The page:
Trusts and Foundations

Trusts and foundations are commonly used legal forms in Mauritius. They offer solutions for a wide range of tasks and purposes.


A trust is a three-party fiduciary relationship in which the first party, the trustor or settlor, transfers (“settles”) a property (often but not necessarily a sum of money) upon the second party (the trustee) for the benefit of the third party, the beneficiary.

A trust is a very flexible vehicle and can be formed as a life interest trust, a discretionary trust, a purpose trust, a charitable trust, a protective trust or an asset protection trust.

Who are involved?
The Settlor: The person who sets up the Trust is called the Settlor. The Settlor will typically be the person who owns the property that will be transferred to the trust.

The Trustee: The Trustees own and control the assets that are placed in the Trust. As Trustees of the
Trust they have legal ownership of the property, but they must act in the interests of the Beneficiaries.
The Trustees are required to maintain minutes concerning their decisions and other Trust documents in a safe place for future reference.
A trust can have a managing trustee in Mauritius and a custodian trustee in another jurisdiction.
A trustee can be a Private Trust Company (PTC). Usually, the PTC takes on the trusteeship of the various family trusts and act as the registered owner of their assets.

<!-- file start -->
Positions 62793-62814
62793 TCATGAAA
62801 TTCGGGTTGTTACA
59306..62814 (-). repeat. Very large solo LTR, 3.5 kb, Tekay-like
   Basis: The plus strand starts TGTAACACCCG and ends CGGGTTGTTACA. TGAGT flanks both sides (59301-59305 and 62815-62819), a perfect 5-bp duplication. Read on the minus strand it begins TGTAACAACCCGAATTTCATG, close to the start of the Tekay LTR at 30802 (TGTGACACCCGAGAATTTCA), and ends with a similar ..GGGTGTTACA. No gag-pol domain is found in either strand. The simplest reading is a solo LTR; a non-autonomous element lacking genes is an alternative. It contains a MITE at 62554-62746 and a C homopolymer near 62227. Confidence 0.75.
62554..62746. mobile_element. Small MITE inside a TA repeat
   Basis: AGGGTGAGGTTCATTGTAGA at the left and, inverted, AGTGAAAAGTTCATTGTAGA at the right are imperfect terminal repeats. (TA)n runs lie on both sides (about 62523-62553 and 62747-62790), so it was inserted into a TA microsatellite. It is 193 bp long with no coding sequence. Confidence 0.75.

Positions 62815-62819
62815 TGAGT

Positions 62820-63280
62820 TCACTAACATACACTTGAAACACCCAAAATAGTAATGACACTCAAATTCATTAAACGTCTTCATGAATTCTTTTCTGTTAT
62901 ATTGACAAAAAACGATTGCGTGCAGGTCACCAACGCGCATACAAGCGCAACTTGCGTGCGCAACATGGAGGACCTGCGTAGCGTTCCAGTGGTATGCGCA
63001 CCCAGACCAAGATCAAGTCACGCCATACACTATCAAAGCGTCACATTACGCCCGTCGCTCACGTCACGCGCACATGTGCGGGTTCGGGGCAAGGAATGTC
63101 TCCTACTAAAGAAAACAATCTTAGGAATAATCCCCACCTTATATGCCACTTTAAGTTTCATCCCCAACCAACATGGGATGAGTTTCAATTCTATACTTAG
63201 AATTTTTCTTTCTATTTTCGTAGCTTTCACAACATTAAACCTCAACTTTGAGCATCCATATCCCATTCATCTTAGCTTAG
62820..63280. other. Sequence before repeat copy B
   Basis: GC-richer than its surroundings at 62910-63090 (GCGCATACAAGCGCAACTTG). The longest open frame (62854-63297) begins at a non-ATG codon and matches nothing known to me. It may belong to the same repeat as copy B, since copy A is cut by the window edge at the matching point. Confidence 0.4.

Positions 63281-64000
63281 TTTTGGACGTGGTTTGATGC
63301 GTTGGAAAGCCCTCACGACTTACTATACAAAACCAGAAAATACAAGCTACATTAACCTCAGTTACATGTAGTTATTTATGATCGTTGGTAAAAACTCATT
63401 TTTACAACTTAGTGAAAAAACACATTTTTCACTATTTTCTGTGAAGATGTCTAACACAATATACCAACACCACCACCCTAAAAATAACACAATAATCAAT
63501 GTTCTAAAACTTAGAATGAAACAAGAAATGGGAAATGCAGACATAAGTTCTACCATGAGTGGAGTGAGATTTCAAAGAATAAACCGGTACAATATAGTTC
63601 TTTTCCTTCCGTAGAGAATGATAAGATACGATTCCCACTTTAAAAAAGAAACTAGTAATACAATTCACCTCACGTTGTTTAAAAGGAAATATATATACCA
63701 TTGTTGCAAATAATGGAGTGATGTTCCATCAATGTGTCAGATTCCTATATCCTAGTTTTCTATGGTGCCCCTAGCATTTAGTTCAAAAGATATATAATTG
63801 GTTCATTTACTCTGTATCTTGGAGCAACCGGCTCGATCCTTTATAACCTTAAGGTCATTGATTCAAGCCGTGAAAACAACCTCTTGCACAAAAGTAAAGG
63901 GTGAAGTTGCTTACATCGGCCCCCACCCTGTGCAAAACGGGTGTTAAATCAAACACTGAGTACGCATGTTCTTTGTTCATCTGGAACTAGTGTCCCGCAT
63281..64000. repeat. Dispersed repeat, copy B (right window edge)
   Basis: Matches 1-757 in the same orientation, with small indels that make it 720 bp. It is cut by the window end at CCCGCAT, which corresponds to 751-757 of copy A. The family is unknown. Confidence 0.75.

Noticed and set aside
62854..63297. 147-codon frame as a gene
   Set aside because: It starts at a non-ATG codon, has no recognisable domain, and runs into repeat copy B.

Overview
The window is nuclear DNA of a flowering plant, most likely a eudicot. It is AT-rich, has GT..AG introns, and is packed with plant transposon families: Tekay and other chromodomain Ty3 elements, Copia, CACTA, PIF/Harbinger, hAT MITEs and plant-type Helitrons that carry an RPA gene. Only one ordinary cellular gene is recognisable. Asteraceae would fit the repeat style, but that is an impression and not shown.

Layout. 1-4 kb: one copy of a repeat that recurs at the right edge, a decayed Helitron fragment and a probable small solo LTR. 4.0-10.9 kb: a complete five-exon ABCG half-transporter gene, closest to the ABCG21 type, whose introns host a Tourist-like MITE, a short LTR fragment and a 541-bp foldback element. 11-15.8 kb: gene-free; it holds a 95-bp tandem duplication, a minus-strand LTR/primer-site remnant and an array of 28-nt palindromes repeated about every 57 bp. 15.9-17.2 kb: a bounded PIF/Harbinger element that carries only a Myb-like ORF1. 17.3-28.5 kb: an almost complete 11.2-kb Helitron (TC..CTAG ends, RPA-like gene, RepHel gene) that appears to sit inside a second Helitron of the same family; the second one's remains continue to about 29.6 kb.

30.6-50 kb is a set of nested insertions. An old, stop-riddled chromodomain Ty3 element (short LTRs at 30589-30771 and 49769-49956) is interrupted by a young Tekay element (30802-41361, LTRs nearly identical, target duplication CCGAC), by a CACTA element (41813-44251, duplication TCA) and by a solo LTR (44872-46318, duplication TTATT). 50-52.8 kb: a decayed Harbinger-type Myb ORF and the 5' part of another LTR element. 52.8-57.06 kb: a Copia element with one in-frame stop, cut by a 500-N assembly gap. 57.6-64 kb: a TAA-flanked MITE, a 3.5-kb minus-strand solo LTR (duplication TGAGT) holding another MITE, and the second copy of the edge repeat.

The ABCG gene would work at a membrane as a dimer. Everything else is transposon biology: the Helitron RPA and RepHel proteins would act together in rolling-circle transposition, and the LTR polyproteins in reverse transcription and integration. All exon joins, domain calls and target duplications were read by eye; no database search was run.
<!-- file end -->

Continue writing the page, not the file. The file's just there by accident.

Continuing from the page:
Beneficiaries: The Beneficiaries are the people whom the Settlor(s) wish to benefit from assets in the
Trust. The Trust Deed may allow for more Beneficiaries to be added subsequently. For example, you may wish to add a particular individual or you may provide that new Beneficiaries be added when they come into existence.

Protector: A trust may have a Protector.

Enforcer: A purpose trust must have an Enforcer.

Attributes of a Trust
There are various situations where Trusts can be used as an estate planning tool. These include:

  • Possible exposure to inheritance tax and/or capital gains tax on surplus assets that are no longer needed
  • The need to protect and preserve assets against any potential risk of bankruptcy or legal proceedings
  • Retain control in dealing with forced heirship or exchange control
  • The requirement to keep the ownership of a company anonymous and confidential
  • Retaining income arising overseas which need not be remitted to one’s country of residence
  • Segregation of assets acquired by an expatriate while working abroad who wants to protect them from the tax net of his/her home country.
Key features
Asset Protection: In the absence of intent to defraud, a trust shall not be void or voidable as a consequence of a subsequent bankruptcy of the settlor nor in consequence of any action taken against the settlor by his creditors.
The forced heirship rules of other jurisdictions will not be enforced by Courts in Mauritius.

Confidentiality: There is no register of trusts in Mauritius nor is there any need for any disclosure of beneficial owner to any authority. A trustee has a requirement under the Trust Act 2001 to keep confidential all information concerning the trust.
Under exceptional circumstances, a trustee may be required to give confidential information to authorised body or authorised persons under anti-money laundering, prevention of terrorism or prevention of corruption legislation or under the Financial Services Act 2007.



A trust is subject to corporate tax even if none of the participants is resident in Mauritius.

Until 30 June 2021, the following rule applied: a trust whose settlor and beneficiaries are either non-residents of Mauritius or have held a Global Business Licence under the Financial Services Act 2007 throughout the year of assessment may declare its non-residency, resulting in non-taxation in the relevant assessment period.